Ken Rookes

Painter, poet, printmaker, performer

 

© All works on this website are protected under copyright laws. Permission for their reproduction should be sought from Ken Rookes, contact details below.

 

 

Ken Rookes, Willowra School, PMB 102, Via Alice Springs, NT 0872 Australia            ken@kenrookes.com.au

Sometimes you have to answer back to God.

 

Sometimes

you have to answer back to God.

Many consider it poor form,

say that we have no right

to question the Divine opinion.

We are mere worms, they say;

who are we to presume to know better

than the Omniscient One

whose ways are mysterious?

Better to put the doubts aside

and accept the Almighty’s

strange wisdom. Remember Job

and his unsuccessful contention?

 

Yes, but I am reckless enough

to doubt, curious enough

to question, and rude enough

to answer back.

There is much in this world

with which I disagree,

and God, they tell me,

is supposed to be in charge.

It seems to me that faith

requires me to keep asking;

a pesky dog yapping at God’s heels:

like the woman in the story

who would not let go until Jesus

changed his mind

and healed a gentile daughter.

 

 

One who

loves much

 

The righteous ones,

offended by her

very presence;

call her sinner,

whore, temptress,

seducer,

promiscuous,

unmarried mother,

unemployed,

dole bludger,

drunkard,

irresponsible,

drug user.

Unoffended

by her intimate

carress;

Jesus calls her

woman,

friend,

forgiven,

one who

loves much.

And God smiles.

 

 

The puppet.

 

Molding paper and paste

to shape the head;

the nose shall be pointy,

so, too, the chin.

 

I shall paint the mouth fierce

and grim.

 

My other puppets are pleasant,

non-committal; this one

shall startle and disturb,

and cause children to gasp.

 

 

Lord, if you had been here

 

Lord, if you had been here

my brother would not have died.

Is that so, Mary,

is that so?

Is the absence of your Lord

the source of all ills?

Lord, if you had been here

the tsunami would not have swept all away,

the bomb would not have exploded in the crowded cafe,

the ambulance would have arrived in time,

the wind would not have fanned the fire,

the car would not have struck the tree,

the depressed young man would not have taken his life,

the ship would not have spilt its oil,

the war would not have been fought,

the frightened child would not have been abused,

the rains would have come.

Lord, if you had been here.

 

Coming among the ones who weep,

Jesus weeps with them.

“Come,” says the one who calls himself

Resurrection and Life, no longer absent.

“There is work to be done.”

 

 

Ointment of love

 

The woman looks at her friend,

recently arrived, dusty

from the dry journey

through the pressing parched throng

of those who also yearn.

They would draw from him

every last drop of sympathy;

except that the man seems

to have his own internal reservoir.

He enjoys this brief period of replenishment

among friends, smiling at their welcome

and speaking of his gratitude.

The woman sees with disturbed wonder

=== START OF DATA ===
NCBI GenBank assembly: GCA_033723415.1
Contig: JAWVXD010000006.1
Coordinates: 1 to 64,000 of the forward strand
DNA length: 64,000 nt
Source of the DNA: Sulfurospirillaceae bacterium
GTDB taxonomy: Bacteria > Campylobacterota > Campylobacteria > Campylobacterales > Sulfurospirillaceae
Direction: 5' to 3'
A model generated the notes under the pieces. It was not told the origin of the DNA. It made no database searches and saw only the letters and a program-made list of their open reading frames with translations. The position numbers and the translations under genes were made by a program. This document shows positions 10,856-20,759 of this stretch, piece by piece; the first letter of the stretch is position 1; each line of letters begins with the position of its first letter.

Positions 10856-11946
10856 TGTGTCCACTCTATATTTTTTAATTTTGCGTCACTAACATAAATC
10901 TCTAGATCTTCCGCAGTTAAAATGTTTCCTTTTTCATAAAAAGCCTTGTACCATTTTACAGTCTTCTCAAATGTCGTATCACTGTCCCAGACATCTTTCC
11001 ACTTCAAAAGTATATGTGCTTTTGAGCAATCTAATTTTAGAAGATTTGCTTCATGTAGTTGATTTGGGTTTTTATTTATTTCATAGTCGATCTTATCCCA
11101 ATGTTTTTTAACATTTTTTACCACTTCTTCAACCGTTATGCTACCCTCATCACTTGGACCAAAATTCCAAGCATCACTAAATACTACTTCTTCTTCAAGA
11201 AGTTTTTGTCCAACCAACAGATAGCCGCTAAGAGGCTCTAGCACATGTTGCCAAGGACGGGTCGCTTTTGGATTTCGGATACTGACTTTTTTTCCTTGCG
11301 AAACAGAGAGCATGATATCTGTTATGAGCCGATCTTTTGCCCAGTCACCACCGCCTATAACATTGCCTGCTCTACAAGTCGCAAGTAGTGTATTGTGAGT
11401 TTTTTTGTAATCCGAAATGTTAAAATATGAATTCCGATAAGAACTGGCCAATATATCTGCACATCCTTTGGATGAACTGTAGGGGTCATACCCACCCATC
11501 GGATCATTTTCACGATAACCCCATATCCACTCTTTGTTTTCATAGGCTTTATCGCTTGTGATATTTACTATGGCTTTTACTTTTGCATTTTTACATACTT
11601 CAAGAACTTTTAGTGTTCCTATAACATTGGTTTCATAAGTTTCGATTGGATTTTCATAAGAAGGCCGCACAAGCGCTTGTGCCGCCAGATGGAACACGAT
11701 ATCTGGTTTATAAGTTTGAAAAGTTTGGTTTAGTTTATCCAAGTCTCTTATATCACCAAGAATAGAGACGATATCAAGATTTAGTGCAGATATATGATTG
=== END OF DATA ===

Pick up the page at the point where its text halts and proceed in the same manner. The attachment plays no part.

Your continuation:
his increasing anguish,

knowing that he pours himself out

with generosity

and sensing that he will not stop

until he has been drained

to the point of death.

She, too, has been made captive

to the spirit of generosity that flows

through his teachings and his deeds.

Taking her bottle gift

she moves quickly to his side.

Unconcerned at the cries of ‘squander,’

she pours the ointment of love

over the waiting feet of her Lord;

and weeps.

 

 

Jacob’s Wedding

 

My father called me

Leah With the Lovely Eyes;

as his first daughter

I was always his favourite.

But it was Rachel who had the right curves

When our unexpected cousin turned up

Rachel caught his eye

and my father made the arrangement.

For seven more years I waited for a suitor,

but in vain. I would become the maiden aunt,

the wrinkled apple at the bottom of the basket.

As the time drew close, my father

read the concern in my eyes. It will be all right,

he said, with a wink.

The day before the wedding

he called us both aside and set out his plan.

Rachel ventured to disagree,

but our father would hear no objection.

She held the fury that was written in her eyes;

she would be required to hold her desire

for a further week.

The wine flowed liberally,

the toasts were many,

and the groom was encouraged

to indulge beyond the limits of moderation.

Around midnight the crowd gathered

with drums and torches to dance him,

wide-eyed and unsteady, to his tent.

There his bride, bathed, perfumed

and suitably veiled, was ready.

The lamp was extinguished.

 

 

Golden, and bovine shaped.

 

Where are the gods

who brought us out of Egypt;

where are the reassuring gods

who speak the words we anxiously crave?

Let us build an altar upon which our chosen

and carefully crafted god

can be enthroned in majesty.

And let us dance and sing

in frenzy and abandon

to the gods of gold and comfort;

the gods that promise

that our labour will be rewarded,

our bellies will be filled,

our borders protected,

our security guaranteed,

and that those less worthy will receive

only that to which they are entitled.

Golden, and bovine shaped.

These, these are the gods we adore,

before whom we will make the sacrifice

of our planet and our peace,

our compassion and our conscience;

and the future of our children.

Let us build an altar.

 

 

 

 

 

 

 

 

 

 

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